Now the same thing is happening with the energy produced from Scottish wind and water, transferred to the National Grid at a cost to the producers, then sold back to Scots consumers at a much higher price. Scotland get very little benefit from their own energy.
Water will be next as plans are in place to build pipelines to transfer Scottish water to England. Just like oil and wind, there will be no benefit to Scotland.
The biggest irony in the scandal of the exploitation of Scottish resources for English benefit is the annual production of the GERS figures, supposingly describing the Scottish economy, produced by the Scottish Government but based largely on estimates supplied by Westminster. If you think there’s any chance of these numbers representing an accurate statement of the Scottish economy, bear in mind that the report was first produced by Tory Scottish Secretary Ian Lang as a way of preventing devolution. It was, and still is, a way of making the Scottish economy look bad.
So we can see that Scotland’s relationship with England fits the definition of colonialism exactly. England has total political control. English setttlers occupy many senior positions in Scottish organisations and their numbers are sufficient to sway the results of elections and referenda. Scottish resources are removed from the Scottish economy for the benefit of England, with little or no benefit accruing to the Scottish people.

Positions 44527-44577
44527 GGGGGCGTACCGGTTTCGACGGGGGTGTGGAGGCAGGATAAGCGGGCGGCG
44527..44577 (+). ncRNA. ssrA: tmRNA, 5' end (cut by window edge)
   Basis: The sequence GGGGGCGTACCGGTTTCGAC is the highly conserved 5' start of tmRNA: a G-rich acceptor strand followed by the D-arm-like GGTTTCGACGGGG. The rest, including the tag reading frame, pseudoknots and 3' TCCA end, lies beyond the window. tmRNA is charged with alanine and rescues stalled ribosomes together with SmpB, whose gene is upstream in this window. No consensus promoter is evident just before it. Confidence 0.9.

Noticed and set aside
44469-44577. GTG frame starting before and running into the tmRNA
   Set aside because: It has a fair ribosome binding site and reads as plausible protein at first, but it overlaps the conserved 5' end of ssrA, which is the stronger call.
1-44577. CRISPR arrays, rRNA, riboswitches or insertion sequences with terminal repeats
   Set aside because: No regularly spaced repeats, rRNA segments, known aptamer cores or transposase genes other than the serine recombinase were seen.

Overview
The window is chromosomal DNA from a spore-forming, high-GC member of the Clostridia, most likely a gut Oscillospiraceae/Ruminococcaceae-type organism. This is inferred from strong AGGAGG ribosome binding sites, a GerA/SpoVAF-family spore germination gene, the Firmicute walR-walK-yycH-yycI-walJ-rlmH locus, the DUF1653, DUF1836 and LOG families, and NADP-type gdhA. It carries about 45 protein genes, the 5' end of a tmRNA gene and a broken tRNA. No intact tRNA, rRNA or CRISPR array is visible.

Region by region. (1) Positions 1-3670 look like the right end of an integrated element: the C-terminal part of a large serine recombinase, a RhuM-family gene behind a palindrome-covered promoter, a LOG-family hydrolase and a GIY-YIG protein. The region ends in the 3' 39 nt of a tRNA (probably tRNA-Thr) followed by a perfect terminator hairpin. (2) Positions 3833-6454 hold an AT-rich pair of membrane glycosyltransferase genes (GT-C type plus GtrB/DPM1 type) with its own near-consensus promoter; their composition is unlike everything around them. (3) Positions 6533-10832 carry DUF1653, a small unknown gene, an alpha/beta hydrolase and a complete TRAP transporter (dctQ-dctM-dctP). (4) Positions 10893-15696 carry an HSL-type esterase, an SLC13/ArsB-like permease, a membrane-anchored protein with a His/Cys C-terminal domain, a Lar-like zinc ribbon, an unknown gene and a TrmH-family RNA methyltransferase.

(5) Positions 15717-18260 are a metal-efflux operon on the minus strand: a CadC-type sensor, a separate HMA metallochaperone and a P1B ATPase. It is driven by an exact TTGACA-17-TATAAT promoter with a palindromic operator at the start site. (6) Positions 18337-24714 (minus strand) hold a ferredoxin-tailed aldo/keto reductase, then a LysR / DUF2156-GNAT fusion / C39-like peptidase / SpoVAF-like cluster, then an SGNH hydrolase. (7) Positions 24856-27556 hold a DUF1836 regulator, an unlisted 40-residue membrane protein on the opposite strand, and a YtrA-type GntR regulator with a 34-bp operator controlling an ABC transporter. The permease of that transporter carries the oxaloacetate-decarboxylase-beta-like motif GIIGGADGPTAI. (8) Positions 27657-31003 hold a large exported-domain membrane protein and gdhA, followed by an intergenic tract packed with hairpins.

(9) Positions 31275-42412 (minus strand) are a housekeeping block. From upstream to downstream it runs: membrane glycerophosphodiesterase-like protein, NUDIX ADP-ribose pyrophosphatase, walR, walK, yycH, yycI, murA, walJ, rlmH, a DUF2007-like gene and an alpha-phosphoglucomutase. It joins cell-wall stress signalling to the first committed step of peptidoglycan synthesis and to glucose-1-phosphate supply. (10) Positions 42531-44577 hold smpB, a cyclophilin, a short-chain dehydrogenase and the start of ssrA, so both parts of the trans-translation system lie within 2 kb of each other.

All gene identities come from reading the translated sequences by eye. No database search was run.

We’ve seen that the relationship between Scotland and England fits the definition of colonialism. So what’s the connection between colonialism and slavery. One definition of slavery is:
A civil relationship whereby one person has absolute power over another and controls his life, liberty and fortune.
Just change the wording slightly andyou get a perfect description of Scotland’s current position:
A civil relationship whereby one group of people has absolute power over another and controls their life, liberty and fortune.
And then, from a paper on Afican slavery by Songhikenjou Bama at Penn State University:
Colonization is like enslaving an entire area.
Can anyone deny that Scotland, despite its long history as a free nation, has been colonised by England and that England’s control over Scotland is effectively slavery?
For Scotland’s future, will you choose freedom or slavery?
For a much better explanation of the effect of colonialism on Scotland, why not read the excellent series of papers by Professor Alf Baird available on the Yours for Scotland website. This is a link to the synopsis. The whole series is also available in paperback or kindle form from Amazon (and no doubt from other booksellers) as Doun-Hauden: The Socio-Political Determinants of Scottish Independence.